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Date: Mon, 1 Sep 2014 04:43:35 -0400
From: Stephanie Daugherty <>
To: John Leo <>
Subject: Re: [FD] SSH host key fingerprint - through HTTPS

Sure it shows me the fingerprint, but it doesn't tell me for sure if that's
the RIGHT fingerprint or the fingerprint of an imposter,

It's entirely possible that both myself and that site are BOTH falling
victim to a MITM attack.(routing attacks, DNS attacks, etc)

Proper host key verification (which nobody does) ideally means one or more
* Verification that the SSH host key is connected via certificate chain to
a trusted certificate,
* Comparison to a fingerprint being posted on the organization's OWN https
* Comparison to a fingerprint provided with a GPG or S/MIME signature from
the administrator of the machine.
* Voice verification of the host public key or its fingerprint with the
administrator of the machine.
* Obtaining a printed copy of the host public key or its fingerprint
directly from the administrator.

Although this might be marginally better than trust on first contact
(TOFC), the danger of a false sense of security likely outweigh any
potential security gains over TOFC, particularly when more robust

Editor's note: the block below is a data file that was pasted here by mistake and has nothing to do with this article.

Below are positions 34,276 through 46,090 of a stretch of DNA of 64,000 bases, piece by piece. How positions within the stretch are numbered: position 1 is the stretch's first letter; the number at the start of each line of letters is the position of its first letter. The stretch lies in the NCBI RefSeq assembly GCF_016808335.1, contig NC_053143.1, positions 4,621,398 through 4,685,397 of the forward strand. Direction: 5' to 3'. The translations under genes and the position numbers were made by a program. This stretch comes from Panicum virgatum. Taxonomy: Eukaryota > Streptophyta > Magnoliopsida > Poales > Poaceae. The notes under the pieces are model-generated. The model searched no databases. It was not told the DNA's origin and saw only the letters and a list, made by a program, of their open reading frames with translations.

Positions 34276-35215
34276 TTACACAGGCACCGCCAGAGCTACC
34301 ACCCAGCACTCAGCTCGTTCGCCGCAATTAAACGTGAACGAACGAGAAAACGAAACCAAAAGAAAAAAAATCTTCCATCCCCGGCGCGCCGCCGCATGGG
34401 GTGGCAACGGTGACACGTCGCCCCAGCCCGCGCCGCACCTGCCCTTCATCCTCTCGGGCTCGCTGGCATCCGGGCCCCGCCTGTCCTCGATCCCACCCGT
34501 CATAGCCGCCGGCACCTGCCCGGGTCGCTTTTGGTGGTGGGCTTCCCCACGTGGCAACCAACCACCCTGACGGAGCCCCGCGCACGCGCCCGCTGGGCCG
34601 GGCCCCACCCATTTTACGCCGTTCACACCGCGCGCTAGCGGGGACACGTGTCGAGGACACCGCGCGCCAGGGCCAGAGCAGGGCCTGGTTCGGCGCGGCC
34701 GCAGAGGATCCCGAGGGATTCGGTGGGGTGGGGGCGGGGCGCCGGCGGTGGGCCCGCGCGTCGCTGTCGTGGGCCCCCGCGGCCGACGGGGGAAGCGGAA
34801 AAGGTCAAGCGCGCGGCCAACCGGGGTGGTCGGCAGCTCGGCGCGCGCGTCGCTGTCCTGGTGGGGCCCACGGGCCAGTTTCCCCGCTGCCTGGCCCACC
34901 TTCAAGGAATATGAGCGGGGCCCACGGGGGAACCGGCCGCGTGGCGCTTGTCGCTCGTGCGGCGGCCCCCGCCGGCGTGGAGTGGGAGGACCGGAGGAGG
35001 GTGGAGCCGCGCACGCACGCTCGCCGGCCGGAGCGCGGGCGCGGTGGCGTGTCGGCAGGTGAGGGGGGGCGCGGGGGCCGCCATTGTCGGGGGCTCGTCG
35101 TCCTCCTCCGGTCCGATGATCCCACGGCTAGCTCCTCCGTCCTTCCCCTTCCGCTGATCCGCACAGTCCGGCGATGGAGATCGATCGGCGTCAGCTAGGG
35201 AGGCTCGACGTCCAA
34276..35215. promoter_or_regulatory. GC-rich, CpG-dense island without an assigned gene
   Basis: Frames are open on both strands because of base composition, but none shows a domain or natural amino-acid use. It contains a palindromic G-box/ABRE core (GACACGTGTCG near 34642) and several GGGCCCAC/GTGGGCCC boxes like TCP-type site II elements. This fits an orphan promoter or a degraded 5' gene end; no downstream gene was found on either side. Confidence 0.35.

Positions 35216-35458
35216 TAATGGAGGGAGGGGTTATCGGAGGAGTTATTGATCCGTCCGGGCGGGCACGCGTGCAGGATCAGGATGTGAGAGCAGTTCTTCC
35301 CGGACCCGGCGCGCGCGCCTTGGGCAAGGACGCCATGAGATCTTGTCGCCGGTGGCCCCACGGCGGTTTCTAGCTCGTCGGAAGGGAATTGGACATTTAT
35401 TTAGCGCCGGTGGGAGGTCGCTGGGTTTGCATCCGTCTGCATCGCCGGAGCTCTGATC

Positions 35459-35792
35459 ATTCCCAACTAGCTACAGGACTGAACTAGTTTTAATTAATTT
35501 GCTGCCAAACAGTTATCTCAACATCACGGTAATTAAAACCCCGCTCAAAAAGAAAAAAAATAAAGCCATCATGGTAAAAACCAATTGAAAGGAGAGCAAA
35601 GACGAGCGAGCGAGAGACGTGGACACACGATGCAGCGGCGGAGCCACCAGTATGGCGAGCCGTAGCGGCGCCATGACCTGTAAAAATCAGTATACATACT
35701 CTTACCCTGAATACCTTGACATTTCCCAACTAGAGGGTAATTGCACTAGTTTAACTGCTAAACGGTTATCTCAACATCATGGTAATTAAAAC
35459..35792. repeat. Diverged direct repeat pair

alternatives (MonkeySphere, signed host keys, use of an organization's own
HTTPS site) exist and are clearly superior.

On Mon, Sep 1, 2014 at 12:41 AM, John Leo <> wrote:

> This tool displays SSH host key fingerprint - through HTTPS.
> SSH is about security; host key matters a lot here; and you can know for
> sure by using this tool. It means you know precisely how to answer this
> question:
> The authenticity of host 'blah.blah.blah (' can't be
> established.
> RSA key fingerprint is a4:d9:a4:d9:a4:d9a4:d9:a4:
> d9a4:d9a4:d9a4:d9a4:d9a4:d9.
> Are you sure you want to continue connecting (yes/no)?
> We hackers don't want to get hacked. :-) SSH rocks - when host key is
> right. Enjoy!
> Best Wishes,
> _______________________________________________
> Sent through the Full Disclosure mailing list
> Web Archives & RSS:

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